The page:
Have I mentioned that I found an awesome hostel in Krabi? The name is Ao Nang Backpacker Hostel, very close to the sea. Great bedroom, friendly staffs, and cheap. Even the cheapest, I guess. I only need to walk a couple of minutes to the port, to the best Thai massage place, and to a lovely seaside bar that provided amazing cocktails for 99 baht only (my fave: piña colada). The bar was owned by a funny Thai gentleman named Tao that can always give an extra shot of booze to the drink.

This is the view from my $6 hostel room

This is the view from my $6 hostel room

So yeah, going to Krabi has opened my eyes. That Thailand is more than just Bangkok and Phuket. That actually there’s another prettier, cheaper, and less-crowded destination. And oh, the sunset view was unquestionable. Clear sky, clouds that looked like cotton candies, and beautiful shades without having to go to an expensive beach club! I will definitely go back to Krabi. And if you haven’t been there, I believe you should!

They look like cotton candies, don't they?

They look like cotton candies, don’t they?

A Dangerous Journey to Touch the Pyramid

Pardon me for being very touristy.

Pardon me for being very touristy.

 

I signed out from Antiquities Museum after a magical three-hour date with those mummies. As I walked toward the main road, I saw some tanks and bunch of soldiers outside the building. It wasn’t a rare view in Cairo. Three years had passed after the Egyptian Revolution in 2011 but some important places still needed intensive protection, especially because one week prior my arrival there was a bombing that killed 6 civilians. I didn’t really care about those military units, until when I noticed the nearby metro station was closed. Their English proficiency couldn’t explain to me what was going on. So maybe another bombing terror, I said to myself.

I was about to see the pyramids and supposed to take a metro to Giza from that station. So I decided to take a cab to another station (5 Egyptian pounds or US$0.5), and transfer to a train there (1 pound). Oh right, it was an on-budget trip, so I had to calculate everything carefully. I stopped a cab owned by a non English-speaking driver. His name was Hassan, around 40. I sat on the front seat, opened my Google Translate, and showed him where I’d wanted to go. He nodded. I didn’t remember how it went, but his poor English managed to offer me a ride straight to Giza instead of the station. He said I only needed to pay 8 pounds for the entire ride, only 2 pounds more expensive than my actual plan. It was suspicious, because Lonely Planet said it would cost me at least 18 pounds from Cairo to Giza. But seeing his smiley face, maybe I had to ignore my doubt. So I nodded.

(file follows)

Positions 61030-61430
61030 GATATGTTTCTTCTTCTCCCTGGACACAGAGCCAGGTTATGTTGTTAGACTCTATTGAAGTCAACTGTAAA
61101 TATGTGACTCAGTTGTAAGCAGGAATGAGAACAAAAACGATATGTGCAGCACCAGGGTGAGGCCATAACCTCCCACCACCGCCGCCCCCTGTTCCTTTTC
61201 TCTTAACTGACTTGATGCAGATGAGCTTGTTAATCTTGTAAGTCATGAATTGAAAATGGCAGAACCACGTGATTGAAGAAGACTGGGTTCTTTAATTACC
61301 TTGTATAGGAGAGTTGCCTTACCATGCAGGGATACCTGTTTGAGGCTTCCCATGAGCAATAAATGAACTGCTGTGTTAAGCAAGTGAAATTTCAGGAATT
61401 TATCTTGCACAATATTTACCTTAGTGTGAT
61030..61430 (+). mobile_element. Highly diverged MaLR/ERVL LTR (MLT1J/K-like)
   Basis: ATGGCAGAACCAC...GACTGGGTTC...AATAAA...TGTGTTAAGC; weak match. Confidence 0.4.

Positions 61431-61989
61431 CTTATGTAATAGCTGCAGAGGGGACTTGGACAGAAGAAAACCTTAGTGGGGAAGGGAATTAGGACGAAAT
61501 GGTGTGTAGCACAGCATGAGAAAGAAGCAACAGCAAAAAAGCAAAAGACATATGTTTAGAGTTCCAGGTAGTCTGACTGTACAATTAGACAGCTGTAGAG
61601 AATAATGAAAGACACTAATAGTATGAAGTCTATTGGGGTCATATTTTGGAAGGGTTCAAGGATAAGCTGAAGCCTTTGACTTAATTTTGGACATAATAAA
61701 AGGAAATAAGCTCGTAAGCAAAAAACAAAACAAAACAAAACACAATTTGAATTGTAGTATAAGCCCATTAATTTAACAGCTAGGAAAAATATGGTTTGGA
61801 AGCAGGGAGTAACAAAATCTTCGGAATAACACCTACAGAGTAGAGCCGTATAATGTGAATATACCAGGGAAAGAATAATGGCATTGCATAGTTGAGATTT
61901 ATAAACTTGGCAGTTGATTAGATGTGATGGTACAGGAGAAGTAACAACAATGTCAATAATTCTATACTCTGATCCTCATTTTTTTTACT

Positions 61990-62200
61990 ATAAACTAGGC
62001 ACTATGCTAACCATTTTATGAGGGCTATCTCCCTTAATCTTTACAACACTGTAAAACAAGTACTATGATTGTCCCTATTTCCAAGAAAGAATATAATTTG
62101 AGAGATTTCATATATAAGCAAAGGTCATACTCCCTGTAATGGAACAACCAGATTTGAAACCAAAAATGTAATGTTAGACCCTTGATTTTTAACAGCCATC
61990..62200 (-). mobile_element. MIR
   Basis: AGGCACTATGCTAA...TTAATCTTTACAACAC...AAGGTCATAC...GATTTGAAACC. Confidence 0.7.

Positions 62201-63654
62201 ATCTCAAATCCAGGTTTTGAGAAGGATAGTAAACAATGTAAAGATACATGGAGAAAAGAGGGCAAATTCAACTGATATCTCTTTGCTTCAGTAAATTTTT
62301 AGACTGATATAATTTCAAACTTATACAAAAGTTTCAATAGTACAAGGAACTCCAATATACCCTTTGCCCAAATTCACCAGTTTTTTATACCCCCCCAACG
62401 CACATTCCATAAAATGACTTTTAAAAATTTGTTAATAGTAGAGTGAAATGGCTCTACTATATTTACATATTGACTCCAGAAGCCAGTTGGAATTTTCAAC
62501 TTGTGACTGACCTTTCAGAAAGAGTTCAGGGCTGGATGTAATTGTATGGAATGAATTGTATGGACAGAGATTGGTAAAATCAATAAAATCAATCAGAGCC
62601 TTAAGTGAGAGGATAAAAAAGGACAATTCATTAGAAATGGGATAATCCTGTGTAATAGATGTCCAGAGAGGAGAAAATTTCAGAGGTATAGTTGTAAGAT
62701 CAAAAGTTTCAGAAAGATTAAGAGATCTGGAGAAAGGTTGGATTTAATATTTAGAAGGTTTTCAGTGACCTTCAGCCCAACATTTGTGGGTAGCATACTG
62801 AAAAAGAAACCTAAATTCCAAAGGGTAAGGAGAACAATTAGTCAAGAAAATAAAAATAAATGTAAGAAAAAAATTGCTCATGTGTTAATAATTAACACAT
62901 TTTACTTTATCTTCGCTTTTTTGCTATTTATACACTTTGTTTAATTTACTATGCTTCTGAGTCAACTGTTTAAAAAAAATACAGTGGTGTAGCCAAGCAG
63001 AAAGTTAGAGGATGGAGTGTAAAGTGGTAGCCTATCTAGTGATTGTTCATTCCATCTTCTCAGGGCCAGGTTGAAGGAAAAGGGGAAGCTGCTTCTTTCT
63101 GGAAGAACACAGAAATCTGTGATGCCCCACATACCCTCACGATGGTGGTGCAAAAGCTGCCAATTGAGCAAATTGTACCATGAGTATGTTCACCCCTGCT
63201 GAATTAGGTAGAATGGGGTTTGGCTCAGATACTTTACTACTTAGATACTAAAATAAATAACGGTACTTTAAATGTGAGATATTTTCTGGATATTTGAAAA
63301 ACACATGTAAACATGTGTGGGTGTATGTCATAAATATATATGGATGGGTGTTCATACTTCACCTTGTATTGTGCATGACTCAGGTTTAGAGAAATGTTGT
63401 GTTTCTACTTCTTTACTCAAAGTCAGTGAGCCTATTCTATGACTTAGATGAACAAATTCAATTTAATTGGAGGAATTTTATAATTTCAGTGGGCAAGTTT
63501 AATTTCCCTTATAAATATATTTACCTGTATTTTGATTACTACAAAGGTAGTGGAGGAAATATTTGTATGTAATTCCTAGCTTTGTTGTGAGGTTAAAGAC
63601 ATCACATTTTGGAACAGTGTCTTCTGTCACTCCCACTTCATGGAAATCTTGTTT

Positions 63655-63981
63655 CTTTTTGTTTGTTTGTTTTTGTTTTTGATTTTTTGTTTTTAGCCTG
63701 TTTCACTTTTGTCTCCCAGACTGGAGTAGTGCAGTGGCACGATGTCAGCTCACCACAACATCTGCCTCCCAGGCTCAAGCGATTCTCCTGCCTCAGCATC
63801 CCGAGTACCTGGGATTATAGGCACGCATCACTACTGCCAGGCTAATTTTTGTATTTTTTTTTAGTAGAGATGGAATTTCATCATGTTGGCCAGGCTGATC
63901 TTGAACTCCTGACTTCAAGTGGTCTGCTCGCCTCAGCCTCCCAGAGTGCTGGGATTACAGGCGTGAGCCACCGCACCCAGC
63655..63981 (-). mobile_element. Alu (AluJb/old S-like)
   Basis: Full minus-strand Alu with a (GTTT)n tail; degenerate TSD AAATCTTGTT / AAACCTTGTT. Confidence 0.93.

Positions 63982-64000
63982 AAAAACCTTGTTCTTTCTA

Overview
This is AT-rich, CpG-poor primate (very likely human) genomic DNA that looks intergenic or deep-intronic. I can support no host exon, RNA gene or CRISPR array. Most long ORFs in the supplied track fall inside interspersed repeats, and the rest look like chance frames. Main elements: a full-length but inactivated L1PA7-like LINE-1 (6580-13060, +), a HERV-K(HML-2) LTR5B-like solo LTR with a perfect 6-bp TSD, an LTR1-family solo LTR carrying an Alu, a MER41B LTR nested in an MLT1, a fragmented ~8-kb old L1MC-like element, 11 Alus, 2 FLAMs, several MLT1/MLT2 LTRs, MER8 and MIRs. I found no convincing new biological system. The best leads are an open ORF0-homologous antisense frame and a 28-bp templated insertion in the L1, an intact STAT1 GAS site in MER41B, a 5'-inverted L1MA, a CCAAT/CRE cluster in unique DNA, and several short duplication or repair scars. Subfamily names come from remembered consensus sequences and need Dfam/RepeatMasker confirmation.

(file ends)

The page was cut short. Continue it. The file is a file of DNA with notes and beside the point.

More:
Hassan was kind. When we crossed a bridge over Nile River, he asked if I wanted to take a pic. I said yes, then we pulled over. I opened the car’s door and handed him my camera. We continued the trip mostly in silence. I was stunned when we arrived in the desert area. I always have a thing with desert, maybe because I had too much Aladdin movies when I was younger. I was busy taking pictures while he made several phone calls with a man in language I didn’t understand. The traffic was great; there was no other car around us. It was a perfect day until I realized there was a strange view in my sight: a man stood in the middle of the road, spread his hands, and tried to stop us. Oh fuck.

By the Nile River, taken by Hassan

By the world’s longest river, taken by Hassan

He was definitely not a hitchhiker. He was skinny, tall, bearded, wore a lousy black jacket And of fuck again, he wasn’t alone. There was another guy. This one was chubbier, shorter, no beard. Both were mid 30. I panicked. “Who are they?” I asked Hassan, but he shook his head.

They approached my cab. The skinny one went to Hassan’s side, and the chubby one was on my window. Skinny spoke something in Arabic to Hassan. He looked and sounded mad, and my driver looked terrified. I asked him what the guy was saying, but he couldn’t really explain. So I collected all my guts and asked him, “What do you want?”

“You go pyramid?” he asked back. The tone wasn’t very friendly.

“Yes, why?”

He replied in Arabic. I asked Hassan again, but his English was too poor to explain. He shouted to me in Arabic. I was scared as hell.

“I’m calling my friend! He’s an Egyptian.” I tried to look firm. And by friend, I meant Nour El-Assal, a young man from CouchSurfing who hosted me during my visit in Cairo.

“Call!” he challenged me. He didn’t believe someone like me had a local friend.